It’s the old saying – do you want to be right or do you want to be happy? Of course, you can be right and be happy!
But that doesn’t always happen. And the question is – when do you put your foot down? When do you insist on being right? And how far do you push it?
At our house, we have had a week of fighting. Well, more accurately, Hubby and I have.
It started last week. I had been working long hours and was exhausted. After a 13 hour day on site, I had come home to the news one of the girl’s school friends had passed away. It threw me a little, well more than a little. She was the same age as my youngest, and her elder sister the same age as my eldest. And I was tired. And it was cancer.
As I’ve said before, you never get over the death of a parent. You can learn to cope, and you can start to remember them and to smile, without a tear in your eye. But then IT (grief) will rare its ugly head when you least expect it. And when cancer took the life of a little 8-year-old girl that we had known since she was a toddler, a little girl who loved princesses and cats – IT hit me like a bus.
So I wasn’t coping. I was grumpy.
And Hubby did something I didn’t like. He was wrong – I was right.
Stubborn v stubborn.
In our lives, we are driven by the need to be right.
Even at a basic level, watching my children fight – caveating those arguments about whose turn it is on the computer – the argument is usually based on a difference of opinion. Each child believes wholeheartedly that she is right. And the “conversation” really is just a contest to see who can convince the other that their view is correct. Which, from a logical perspective, is likely to work about as often as never.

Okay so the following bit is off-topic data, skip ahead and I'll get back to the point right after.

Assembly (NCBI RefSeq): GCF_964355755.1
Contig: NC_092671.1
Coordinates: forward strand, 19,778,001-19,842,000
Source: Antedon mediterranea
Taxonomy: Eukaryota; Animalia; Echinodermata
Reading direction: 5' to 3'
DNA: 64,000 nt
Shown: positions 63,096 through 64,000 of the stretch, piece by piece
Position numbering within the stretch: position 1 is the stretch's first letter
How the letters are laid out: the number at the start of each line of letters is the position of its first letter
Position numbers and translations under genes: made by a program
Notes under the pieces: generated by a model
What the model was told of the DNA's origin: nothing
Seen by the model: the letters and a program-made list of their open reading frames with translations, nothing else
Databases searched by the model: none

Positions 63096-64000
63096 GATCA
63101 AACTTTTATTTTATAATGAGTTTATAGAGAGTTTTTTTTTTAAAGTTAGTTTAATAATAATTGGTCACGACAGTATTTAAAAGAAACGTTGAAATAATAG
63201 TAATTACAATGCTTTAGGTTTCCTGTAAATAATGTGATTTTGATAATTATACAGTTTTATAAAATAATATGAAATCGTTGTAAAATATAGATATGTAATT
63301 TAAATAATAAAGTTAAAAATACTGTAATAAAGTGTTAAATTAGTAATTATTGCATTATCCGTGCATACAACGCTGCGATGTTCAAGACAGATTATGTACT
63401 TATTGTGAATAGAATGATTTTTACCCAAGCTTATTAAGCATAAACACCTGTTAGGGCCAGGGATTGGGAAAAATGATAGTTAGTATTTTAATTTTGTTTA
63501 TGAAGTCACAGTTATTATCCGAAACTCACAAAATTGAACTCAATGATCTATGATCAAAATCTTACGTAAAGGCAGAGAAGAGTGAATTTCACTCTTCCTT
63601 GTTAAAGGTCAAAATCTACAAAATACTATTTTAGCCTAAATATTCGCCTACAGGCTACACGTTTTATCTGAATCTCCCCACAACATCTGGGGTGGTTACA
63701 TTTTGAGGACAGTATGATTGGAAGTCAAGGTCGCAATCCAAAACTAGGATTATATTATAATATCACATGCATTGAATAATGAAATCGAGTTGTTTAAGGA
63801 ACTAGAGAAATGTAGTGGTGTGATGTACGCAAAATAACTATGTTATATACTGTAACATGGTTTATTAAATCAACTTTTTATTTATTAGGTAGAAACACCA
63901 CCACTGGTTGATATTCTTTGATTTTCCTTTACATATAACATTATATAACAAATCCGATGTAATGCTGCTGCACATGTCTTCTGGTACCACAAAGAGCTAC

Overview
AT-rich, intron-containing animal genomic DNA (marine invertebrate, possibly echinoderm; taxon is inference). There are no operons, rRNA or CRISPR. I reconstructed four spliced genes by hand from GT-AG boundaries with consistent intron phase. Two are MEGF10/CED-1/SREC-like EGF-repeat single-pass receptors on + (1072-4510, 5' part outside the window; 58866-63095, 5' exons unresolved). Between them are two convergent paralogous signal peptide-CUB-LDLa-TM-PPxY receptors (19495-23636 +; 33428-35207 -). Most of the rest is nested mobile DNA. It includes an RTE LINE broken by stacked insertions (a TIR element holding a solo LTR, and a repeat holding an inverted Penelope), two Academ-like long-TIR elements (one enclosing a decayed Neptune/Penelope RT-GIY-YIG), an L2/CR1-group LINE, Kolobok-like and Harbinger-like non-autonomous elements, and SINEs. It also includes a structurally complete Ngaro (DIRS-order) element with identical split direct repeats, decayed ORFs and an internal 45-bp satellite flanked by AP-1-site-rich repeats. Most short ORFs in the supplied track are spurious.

When it comes to a marriage – or a relationship – consistently trying to convince our partner that we are right can be damaging to the relationship.
Sharing your life with someone is hard. It involves compromise, putting the other person first, and acceptance. Acceptance that in all relationships there are two different people, with two different backgrounds and ideologies, and two different ways of thinking. Just because one party believes they are right – doesn’t mean the other party is wrong.
And who really wants to talk to themselves? Do you really want your partner to agree with everything you say and believe? Differences are the foundations of a relationship – you each bring something to the table. An experience the other doesn’t have – something to build on together.
Your partner is different from you, and that’s a good thing.
What is your ultimate goal in this interaction? Do you want a relationship, or do you want to be right? You can’t usually have it both ways.
Being right isn’t always worth the fight.
Almost a week later – we were still butting heads. And I was exhausted. I needed Hubby back on my side.
So I chose happiness, we both did. It didn’t mean I had to apologise, neither did he. We just had to “let it go”. We just chose to move on.
And now I have Hubby back in my team, where I need him.
And I can be strong again.
Happiness is much better for the soul than being right.